Because his arrest was based on an invalid warrant, Evans’ Fourth Amendment rights had been violated. Normally, this would mean that the marijuana found as a result of the search would have been suppressed, under the exclusionary rule, which is intended to deter police misconduct. One exception to that rule, however, occurs when the police act in “good faith” on a legal decision that they believe to be correct, even if it later turns out to be wrong. In 1994, the Supreme Court decided in Arizona v. Evans that this exception applied to Evans’ case: The mistake was the fault of the court clerk, not of the arresting officer, who relied in good faith based on the invalid warrant.
Issac Evans lost because the Supreme Court was convinced that he fell victim to an isolated error. Justice Sandra Day O’Connor, for example, suggested that the court might reach a different conclusion in a case where “the recordkeeping system itself” contained “no mechanism to ensure its accuracy over time” and “routinely” resulted in false arrests. Likewise, Justice David Souter stated that if a computer database had no way of “keeping the number of resulting false arrests within an acceptable minimum limit,” the exclusionary rule might apply. The software mistakes occurring in Alameda County appear to be more systematic than isolated.
So how do individual criminal defendants identify and challenge the “fruits of computerized error,” as Souter called them in Arizona v. Evans?
The answer is that we don’t have a very good answer. At some point in the future, the Supreme Court may decide to apply the exclusionary rule in a case where systemic software errors violate Fourth Amendment rights. The Alameda County Superior Court will hear the public defender office’s request to intervene in the software errors in January. In the meantime, software problems like those experienced in Alameda County have tangible, real-life consequences. Moreover, not every defendant who has fallen victim to these problems may discover that their issue is the result of a systemic software problem rather than an isolated bookkeeping snafu.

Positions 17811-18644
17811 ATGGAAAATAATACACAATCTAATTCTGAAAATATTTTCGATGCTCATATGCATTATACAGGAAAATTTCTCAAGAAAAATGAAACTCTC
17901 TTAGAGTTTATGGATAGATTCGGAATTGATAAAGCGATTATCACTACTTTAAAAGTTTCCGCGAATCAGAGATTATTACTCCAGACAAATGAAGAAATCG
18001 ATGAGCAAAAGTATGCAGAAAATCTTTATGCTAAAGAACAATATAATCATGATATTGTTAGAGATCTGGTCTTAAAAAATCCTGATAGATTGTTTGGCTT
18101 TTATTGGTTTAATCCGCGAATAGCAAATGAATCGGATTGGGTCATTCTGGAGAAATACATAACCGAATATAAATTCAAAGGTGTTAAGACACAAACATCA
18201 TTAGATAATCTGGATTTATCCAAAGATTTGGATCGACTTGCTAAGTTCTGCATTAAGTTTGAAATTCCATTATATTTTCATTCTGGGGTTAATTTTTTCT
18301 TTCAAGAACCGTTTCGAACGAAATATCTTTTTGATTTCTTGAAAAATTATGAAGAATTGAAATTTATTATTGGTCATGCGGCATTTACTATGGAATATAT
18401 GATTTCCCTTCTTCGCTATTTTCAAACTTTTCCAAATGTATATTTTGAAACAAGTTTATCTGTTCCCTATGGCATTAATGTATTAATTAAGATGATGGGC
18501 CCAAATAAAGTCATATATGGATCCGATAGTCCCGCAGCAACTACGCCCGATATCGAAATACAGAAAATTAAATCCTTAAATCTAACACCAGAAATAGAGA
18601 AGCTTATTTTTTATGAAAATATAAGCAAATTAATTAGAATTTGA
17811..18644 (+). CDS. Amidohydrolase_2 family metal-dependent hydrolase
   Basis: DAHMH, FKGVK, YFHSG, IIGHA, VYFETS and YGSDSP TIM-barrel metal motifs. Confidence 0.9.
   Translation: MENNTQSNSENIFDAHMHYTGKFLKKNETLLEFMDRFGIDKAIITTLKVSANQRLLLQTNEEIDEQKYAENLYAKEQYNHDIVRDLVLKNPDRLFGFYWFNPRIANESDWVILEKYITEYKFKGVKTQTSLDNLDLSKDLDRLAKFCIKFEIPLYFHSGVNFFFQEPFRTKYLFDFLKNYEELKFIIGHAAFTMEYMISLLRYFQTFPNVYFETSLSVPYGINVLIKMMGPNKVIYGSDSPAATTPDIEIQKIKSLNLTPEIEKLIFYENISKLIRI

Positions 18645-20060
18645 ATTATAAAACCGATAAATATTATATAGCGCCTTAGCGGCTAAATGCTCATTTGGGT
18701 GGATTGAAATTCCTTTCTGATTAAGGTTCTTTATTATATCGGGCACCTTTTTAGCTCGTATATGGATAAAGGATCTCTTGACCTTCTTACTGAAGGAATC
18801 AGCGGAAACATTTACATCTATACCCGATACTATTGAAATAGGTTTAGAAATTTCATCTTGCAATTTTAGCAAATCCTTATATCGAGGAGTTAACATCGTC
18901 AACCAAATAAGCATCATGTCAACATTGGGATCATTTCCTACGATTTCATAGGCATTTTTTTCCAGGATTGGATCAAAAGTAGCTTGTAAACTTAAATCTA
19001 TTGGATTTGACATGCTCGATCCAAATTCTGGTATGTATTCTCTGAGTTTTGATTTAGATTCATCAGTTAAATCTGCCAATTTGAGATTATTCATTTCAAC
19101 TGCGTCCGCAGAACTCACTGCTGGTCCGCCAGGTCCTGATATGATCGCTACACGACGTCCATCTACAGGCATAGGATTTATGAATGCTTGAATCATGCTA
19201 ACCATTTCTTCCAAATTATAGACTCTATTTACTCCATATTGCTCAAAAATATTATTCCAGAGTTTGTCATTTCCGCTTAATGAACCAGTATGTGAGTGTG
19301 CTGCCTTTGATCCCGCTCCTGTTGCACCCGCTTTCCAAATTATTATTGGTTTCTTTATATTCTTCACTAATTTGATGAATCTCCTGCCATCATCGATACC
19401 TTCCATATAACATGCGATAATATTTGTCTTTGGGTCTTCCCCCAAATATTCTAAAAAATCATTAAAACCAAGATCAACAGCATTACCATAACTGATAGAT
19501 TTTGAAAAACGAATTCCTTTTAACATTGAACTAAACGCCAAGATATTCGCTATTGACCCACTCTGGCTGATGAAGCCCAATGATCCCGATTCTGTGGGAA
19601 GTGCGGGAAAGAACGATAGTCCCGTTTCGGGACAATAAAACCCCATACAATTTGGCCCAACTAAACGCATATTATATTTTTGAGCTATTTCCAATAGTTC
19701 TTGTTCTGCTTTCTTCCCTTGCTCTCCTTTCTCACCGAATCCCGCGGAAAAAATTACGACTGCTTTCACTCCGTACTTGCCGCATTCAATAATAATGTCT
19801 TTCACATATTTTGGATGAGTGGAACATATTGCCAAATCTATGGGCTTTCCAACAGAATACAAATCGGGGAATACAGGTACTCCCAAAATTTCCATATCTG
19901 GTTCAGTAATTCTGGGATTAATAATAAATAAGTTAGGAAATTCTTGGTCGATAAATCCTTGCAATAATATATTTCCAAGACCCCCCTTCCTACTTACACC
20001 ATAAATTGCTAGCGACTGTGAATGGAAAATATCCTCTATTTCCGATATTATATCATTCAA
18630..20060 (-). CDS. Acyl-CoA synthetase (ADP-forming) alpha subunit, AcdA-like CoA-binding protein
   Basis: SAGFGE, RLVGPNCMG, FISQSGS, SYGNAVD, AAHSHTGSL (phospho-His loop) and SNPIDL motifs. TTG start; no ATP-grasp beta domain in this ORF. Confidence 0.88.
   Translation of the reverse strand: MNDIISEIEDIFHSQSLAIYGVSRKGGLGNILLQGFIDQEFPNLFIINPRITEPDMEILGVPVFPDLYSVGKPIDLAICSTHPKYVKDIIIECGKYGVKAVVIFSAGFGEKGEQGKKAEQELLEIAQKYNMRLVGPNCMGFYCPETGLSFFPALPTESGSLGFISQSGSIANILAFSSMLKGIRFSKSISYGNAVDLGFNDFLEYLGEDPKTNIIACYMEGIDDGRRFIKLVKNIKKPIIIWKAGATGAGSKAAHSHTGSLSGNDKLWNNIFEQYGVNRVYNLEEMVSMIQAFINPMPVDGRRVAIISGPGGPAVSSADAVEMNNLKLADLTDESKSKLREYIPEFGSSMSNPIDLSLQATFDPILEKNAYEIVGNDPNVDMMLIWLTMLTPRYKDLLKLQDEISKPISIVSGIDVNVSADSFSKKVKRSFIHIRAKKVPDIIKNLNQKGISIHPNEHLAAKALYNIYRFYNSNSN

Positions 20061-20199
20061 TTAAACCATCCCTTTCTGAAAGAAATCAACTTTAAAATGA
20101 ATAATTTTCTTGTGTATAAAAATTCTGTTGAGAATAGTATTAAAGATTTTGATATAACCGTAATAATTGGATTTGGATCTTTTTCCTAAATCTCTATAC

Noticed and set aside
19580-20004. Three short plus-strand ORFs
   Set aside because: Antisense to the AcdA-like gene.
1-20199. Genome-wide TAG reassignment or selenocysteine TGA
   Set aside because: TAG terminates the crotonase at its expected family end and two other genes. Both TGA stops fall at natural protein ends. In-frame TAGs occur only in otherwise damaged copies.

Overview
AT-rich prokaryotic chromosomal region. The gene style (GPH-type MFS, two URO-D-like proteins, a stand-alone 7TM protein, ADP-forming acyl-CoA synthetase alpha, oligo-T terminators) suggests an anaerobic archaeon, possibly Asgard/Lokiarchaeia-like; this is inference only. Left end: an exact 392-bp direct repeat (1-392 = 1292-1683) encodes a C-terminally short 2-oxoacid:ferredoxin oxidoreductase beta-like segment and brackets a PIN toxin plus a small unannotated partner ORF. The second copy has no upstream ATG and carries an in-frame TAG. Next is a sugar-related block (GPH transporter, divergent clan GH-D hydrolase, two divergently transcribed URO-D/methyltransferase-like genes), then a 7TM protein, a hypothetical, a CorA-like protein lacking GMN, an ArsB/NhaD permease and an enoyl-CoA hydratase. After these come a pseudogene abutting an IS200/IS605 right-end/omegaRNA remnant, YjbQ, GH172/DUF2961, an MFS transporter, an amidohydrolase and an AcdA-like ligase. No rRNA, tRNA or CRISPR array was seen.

These problems will likely worsen as software increasingly becomes embedded in everything we do. Odyssey clearly has its flaws, but at least court employees can identify a problem like a recalled arrest warrant, even if it’s too late to stop a wrongful arrest. With other types of software, however, errors may be difficult to detect. Algorithms designed to help judges decide bail, or to help the police identify suspicious behavior, may be hard for nonexperts to understand, let alone critique. The private companies that design and sell these products may also be reluctant to share their proprietary information.
Part of the problem is a bad fit. Criminal cases are individual, but in the age of big data, problems and solutions have to be systematic. When there are few incentives to audit databases or check for software errors, mistaken arrests and detentions should be no surprise. Justice Ruth Bader Ginsburg once stated that “electronic databases form the nervous system of contemporary criminal justice operations.” Today software, and increasingly sophisticated software, is part of that nervous system. Yet we fail to ensure the system’s health.
Elizabeth Joh is a Professor of Law at UC Davis School of Law. Her scholarship focuses on criminal procedure and policing, with a special emphasis on the DNA collection, undercover policing, and new surveillance technologies.